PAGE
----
Journal of Community Health

, Volume 35, Issue 1, pp 53–59 | Cite as

Minding the Immunization Gap: Family Characteristics Associated with Completion Rates in Rural Ethiopia

  • Mary-Christine Sullivan
  • Ayalew Tegegn
  • Fasil Tessema
  • Sandro Galea
  • Craig Hadley
Original Paper

Abstract

To examine risk factors for lack of immunization, we tested the impact of maternal, paternal, and household variables on child immunization status in children ≥1 year in a rural area of Ethiopia. Data collected by face-to-face interview on maternal, paternal, household and child variables from cross-sectional random sample community-based study on health and well-being in rural Ethiopia was used to test hypotheses on immunization status of children (n = 924). Bivariate and multivariate logistic regression models were used for two immunization outcomes: record of at least one vaccination, and record of DPT3, indicating completion of the DPT series. Complete data were available for 924 children ≥1 year of which 79% had at least one vaccination. Of those, 64% had DPT3/Polio3; below recommended coverage level. Children were more likely to be vaccinated if the mother reported antenatal care (ANC), and less likely to be vaccinated if the mother had a history of stillbirth, and no opinion of health center. Children were more likely to have DPT3 if: mother had ≥1 year of education, mother reported ANC, or older paternal age. Children were less likely to have DPT3 in households with food insecurity and no maternal opinion of health center. The study had three findings with implications for immunization programming: (1) Mothers completing the recommended ANC visits is strongly associated with receiving at least one vaccination and with completing a vaccination series; (2) Maternal education is associated with a completed vaccination series; (3) Paternal characteristics may affect vaccination series completion.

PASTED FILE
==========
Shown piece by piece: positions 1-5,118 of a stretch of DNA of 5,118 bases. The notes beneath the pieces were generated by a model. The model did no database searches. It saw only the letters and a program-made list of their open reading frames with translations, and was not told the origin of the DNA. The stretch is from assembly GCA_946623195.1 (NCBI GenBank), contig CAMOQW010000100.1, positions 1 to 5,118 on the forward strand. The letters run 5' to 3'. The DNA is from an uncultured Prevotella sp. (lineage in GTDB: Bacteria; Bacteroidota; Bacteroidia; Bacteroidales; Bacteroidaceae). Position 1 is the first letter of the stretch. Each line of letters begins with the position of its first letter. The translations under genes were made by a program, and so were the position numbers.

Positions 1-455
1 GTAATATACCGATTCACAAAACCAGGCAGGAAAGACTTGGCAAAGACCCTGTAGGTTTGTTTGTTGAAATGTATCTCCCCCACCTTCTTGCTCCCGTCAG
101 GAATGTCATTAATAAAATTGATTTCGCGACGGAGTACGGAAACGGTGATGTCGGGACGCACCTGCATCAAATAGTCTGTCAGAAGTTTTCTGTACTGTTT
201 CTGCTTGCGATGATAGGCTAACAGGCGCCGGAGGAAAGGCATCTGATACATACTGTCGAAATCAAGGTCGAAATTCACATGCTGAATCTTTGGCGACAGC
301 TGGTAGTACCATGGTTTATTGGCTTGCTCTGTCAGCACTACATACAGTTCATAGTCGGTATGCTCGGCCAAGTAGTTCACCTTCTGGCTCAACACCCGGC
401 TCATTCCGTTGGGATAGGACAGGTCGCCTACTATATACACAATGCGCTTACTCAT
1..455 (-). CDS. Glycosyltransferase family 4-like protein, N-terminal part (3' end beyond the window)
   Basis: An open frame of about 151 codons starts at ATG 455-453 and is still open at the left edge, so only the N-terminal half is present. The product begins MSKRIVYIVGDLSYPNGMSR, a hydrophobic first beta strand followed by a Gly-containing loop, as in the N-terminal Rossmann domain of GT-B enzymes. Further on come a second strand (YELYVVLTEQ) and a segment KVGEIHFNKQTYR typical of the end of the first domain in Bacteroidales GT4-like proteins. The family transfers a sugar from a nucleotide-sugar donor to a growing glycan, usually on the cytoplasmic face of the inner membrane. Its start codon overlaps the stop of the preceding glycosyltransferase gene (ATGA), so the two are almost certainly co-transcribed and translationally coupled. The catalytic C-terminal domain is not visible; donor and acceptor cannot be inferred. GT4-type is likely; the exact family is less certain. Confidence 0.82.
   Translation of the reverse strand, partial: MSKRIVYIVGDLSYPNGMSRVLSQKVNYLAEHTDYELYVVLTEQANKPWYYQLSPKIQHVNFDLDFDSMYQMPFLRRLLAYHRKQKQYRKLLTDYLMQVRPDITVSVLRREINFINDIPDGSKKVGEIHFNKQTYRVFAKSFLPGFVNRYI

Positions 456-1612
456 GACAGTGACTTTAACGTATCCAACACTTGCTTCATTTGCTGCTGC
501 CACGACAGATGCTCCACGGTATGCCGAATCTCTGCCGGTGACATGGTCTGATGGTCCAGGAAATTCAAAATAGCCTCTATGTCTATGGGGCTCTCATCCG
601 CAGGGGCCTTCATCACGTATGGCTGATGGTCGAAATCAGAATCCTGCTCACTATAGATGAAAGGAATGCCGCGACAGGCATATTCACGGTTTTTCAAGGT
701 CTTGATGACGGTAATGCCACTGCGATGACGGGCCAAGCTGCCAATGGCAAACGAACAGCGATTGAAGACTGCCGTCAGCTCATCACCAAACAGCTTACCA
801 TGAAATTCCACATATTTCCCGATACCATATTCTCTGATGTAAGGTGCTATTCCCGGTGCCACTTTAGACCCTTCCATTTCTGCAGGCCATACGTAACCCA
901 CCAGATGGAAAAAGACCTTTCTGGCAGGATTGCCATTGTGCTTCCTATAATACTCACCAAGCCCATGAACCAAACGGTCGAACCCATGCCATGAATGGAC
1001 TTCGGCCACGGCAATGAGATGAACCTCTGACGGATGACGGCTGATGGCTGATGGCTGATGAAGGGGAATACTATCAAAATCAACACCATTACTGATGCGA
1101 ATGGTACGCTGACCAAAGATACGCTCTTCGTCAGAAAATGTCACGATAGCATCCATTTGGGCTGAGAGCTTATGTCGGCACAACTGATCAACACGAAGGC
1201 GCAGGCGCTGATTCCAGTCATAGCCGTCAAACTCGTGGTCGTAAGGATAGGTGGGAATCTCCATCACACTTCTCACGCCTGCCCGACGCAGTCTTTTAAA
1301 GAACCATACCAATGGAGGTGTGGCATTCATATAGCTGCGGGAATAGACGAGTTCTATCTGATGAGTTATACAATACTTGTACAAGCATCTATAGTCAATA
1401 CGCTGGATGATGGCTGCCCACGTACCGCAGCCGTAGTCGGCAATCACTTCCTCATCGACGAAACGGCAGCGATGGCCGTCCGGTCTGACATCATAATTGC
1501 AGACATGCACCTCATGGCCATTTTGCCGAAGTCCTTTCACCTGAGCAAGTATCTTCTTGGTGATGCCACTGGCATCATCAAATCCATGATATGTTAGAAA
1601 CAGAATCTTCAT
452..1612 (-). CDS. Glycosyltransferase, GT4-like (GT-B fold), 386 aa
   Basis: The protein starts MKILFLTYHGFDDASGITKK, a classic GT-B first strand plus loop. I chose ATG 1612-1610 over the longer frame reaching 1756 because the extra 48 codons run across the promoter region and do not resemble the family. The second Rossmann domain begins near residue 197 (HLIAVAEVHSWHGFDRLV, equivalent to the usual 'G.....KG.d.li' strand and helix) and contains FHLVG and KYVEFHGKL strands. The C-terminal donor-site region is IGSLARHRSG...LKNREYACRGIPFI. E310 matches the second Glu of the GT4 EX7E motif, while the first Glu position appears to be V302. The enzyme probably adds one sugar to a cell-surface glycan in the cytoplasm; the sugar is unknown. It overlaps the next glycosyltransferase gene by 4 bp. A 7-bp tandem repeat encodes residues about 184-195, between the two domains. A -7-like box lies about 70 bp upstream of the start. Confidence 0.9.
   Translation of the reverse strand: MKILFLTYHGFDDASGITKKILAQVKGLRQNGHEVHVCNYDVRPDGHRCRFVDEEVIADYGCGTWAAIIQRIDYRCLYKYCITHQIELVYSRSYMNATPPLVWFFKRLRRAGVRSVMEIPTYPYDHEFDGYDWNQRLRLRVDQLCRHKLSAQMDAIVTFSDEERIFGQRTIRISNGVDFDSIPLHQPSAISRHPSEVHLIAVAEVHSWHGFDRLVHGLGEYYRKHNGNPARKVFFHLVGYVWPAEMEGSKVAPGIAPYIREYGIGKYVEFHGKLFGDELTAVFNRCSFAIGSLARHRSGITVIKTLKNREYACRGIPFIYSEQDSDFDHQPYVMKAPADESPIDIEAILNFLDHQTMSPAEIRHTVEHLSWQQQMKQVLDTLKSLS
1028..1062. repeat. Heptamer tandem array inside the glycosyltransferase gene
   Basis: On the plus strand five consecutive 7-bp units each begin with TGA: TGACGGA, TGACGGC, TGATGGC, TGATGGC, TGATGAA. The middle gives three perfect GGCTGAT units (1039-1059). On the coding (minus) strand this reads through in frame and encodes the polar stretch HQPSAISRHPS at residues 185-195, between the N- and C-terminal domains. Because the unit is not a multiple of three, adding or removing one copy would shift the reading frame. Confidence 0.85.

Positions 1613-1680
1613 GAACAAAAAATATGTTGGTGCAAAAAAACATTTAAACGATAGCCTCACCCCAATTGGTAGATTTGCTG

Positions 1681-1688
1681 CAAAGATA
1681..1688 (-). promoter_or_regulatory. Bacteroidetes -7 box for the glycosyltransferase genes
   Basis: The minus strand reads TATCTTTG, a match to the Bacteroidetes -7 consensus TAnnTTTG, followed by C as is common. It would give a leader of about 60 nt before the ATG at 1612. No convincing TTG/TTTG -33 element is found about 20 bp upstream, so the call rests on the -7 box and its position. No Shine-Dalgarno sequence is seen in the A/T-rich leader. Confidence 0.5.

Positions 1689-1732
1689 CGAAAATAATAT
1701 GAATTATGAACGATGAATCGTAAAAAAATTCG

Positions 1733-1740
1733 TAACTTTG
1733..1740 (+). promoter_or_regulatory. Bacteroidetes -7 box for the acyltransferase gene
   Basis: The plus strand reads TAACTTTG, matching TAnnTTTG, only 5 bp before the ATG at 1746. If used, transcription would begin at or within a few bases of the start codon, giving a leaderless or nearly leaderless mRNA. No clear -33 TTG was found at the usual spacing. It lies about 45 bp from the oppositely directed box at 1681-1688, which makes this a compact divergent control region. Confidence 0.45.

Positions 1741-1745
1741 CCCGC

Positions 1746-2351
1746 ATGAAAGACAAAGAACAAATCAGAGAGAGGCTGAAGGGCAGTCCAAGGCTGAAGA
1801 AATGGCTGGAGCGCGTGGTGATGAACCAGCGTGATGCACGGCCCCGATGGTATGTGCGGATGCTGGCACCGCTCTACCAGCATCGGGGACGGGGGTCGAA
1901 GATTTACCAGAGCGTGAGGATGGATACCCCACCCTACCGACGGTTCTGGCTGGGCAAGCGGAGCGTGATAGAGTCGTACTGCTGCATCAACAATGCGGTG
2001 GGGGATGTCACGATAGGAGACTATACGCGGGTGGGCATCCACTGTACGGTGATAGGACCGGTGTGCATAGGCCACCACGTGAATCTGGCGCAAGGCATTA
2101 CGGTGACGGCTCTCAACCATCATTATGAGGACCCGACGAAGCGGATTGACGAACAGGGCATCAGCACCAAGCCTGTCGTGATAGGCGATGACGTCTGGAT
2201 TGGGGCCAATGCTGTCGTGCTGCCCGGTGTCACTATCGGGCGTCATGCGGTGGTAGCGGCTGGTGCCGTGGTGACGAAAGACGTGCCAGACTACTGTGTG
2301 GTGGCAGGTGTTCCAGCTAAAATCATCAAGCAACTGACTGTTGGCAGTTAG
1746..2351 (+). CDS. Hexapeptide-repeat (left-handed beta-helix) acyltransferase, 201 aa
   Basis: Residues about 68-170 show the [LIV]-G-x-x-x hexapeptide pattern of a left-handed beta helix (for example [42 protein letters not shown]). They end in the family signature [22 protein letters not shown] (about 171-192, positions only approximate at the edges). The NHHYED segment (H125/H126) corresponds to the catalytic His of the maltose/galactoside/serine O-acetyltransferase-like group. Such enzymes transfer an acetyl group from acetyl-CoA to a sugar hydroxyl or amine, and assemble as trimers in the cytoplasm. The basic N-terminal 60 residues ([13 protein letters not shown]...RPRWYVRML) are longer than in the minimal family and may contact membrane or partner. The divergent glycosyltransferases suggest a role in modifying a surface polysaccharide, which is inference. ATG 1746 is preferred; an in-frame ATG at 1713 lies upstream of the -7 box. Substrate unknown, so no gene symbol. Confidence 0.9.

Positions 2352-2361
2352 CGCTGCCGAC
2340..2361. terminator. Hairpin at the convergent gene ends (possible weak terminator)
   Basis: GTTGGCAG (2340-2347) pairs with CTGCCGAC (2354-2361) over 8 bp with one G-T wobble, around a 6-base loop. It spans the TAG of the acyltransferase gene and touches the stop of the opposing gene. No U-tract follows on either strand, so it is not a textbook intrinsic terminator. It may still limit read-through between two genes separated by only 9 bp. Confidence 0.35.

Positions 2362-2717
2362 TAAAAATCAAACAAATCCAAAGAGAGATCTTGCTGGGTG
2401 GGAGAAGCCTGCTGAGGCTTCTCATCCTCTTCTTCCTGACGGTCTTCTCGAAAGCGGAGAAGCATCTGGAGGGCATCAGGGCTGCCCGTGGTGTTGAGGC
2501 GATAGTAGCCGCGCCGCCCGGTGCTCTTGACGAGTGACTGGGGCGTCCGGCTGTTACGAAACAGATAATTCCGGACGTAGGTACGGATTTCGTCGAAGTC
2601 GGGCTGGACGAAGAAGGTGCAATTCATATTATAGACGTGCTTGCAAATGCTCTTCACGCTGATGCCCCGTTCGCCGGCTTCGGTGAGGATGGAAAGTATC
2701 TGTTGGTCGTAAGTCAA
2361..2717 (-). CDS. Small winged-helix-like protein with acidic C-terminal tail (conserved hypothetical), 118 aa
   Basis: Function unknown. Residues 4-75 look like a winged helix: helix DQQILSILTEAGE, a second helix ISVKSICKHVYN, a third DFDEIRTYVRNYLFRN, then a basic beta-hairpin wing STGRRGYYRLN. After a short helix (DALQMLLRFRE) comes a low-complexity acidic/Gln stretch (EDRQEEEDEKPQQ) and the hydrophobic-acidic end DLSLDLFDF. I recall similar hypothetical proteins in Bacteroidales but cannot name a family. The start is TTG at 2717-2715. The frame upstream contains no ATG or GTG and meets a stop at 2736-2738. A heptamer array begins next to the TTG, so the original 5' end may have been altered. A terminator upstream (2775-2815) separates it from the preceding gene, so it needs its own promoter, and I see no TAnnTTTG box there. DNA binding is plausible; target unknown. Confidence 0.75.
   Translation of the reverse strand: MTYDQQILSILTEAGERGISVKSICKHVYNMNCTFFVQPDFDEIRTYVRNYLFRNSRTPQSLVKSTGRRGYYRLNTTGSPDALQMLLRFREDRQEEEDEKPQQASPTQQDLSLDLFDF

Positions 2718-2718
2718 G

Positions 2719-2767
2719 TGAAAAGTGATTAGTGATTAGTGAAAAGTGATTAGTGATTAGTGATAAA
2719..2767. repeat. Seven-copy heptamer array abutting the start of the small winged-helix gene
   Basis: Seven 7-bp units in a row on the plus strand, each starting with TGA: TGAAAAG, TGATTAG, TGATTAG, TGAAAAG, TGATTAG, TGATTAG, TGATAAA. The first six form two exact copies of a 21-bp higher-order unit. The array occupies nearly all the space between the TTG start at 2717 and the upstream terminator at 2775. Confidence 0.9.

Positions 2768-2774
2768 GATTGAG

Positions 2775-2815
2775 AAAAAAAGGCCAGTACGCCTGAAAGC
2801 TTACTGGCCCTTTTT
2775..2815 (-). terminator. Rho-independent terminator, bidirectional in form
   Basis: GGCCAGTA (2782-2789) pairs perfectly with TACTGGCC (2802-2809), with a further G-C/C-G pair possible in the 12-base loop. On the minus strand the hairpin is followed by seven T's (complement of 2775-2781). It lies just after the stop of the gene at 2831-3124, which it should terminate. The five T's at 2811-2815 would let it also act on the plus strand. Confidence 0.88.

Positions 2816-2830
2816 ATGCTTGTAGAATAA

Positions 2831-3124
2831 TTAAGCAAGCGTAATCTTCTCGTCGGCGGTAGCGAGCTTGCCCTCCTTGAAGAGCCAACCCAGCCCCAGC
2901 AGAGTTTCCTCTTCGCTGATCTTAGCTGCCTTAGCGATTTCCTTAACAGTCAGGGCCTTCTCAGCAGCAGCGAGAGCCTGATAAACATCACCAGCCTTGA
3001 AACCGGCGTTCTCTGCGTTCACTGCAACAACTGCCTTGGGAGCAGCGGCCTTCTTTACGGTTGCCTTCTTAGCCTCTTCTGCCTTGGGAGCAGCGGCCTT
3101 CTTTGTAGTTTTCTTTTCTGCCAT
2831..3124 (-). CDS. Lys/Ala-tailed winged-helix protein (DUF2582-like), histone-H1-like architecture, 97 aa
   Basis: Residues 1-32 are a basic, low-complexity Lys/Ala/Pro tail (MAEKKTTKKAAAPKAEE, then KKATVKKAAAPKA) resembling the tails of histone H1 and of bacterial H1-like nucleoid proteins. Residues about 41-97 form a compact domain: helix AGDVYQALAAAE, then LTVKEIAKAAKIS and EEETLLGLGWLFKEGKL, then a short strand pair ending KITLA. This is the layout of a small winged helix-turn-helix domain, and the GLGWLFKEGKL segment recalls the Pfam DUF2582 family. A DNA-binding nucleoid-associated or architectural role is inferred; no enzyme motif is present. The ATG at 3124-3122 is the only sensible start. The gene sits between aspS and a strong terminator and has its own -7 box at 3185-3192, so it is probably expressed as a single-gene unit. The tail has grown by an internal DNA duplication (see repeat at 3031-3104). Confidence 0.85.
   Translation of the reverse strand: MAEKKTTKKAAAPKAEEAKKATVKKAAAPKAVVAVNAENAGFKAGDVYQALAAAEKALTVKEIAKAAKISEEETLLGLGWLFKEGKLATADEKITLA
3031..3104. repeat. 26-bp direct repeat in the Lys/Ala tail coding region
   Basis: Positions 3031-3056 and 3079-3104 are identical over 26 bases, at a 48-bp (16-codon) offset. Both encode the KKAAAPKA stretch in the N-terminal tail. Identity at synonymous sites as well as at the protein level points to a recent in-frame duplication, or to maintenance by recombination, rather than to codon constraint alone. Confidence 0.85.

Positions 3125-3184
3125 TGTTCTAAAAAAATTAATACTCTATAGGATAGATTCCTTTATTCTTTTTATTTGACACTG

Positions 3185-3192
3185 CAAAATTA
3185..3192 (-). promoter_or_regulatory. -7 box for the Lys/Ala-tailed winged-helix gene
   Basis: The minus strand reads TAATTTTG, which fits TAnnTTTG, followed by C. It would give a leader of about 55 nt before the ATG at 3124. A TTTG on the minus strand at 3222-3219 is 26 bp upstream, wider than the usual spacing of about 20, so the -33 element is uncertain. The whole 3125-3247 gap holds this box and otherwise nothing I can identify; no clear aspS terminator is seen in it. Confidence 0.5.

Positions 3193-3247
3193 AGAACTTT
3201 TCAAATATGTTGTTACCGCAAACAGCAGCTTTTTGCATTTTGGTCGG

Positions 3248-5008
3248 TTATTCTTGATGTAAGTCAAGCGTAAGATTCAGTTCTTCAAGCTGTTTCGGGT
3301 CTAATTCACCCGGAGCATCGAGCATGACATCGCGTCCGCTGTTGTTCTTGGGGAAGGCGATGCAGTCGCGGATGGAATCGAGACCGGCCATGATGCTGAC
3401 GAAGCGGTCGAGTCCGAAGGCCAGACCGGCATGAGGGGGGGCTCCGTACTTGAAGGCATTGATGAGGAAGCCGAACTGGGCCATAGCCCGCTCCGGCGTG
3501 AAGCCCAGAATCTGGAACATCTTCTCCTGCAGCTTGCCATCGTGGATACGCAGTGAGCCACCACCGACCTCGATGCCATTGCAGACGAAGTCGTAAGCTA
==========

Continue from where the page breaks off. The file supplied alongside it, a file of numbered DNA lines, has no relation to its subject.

Keywords

ANC DPT3 Immunization 

Notes

Acknowledgments

The authors are grateful to the local staff of GGGDS and colleagues at Jimma University for their support and work during data collection and manuscript preparation, and to the community of Gilgel Gibe for their on-going support and participation in this study. Funding for the Gilgel Gibe Growth and Development Study (GGGDS) study is provided by the Michigan Interdisciplinary Center on Social Inequality, Mind and Body (R24 HD047861) and start up funds. Conflict of Interest: None declared.

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Copyright information

© Springer Science+Business Media, LLC 2009

Authors and Affiliations

  • Mary-Christine Sullivan
    • 1
    • 2
  • Ayalew Tegegn
    • 3
  • Fasil Tessema
    • 3
  • Sandro Galea
    • 4
  • Craig Hadley
    • 5
  1. 1.Hubert Department of Global Health, Rollins School of Public HealthEmory UniversityAtlantaUSA
  2. 2.Yale School of NursingNew HavenUSA
  3. 3.Department of Biostatistics and EpidemiologyJimma UniversityJimmaEthiopia
  4. 4.University of Michigan School of Public HealthAnn ArborUSA
  5. 5.Department of AnthropologyEmory UniversityAtlantaUSA

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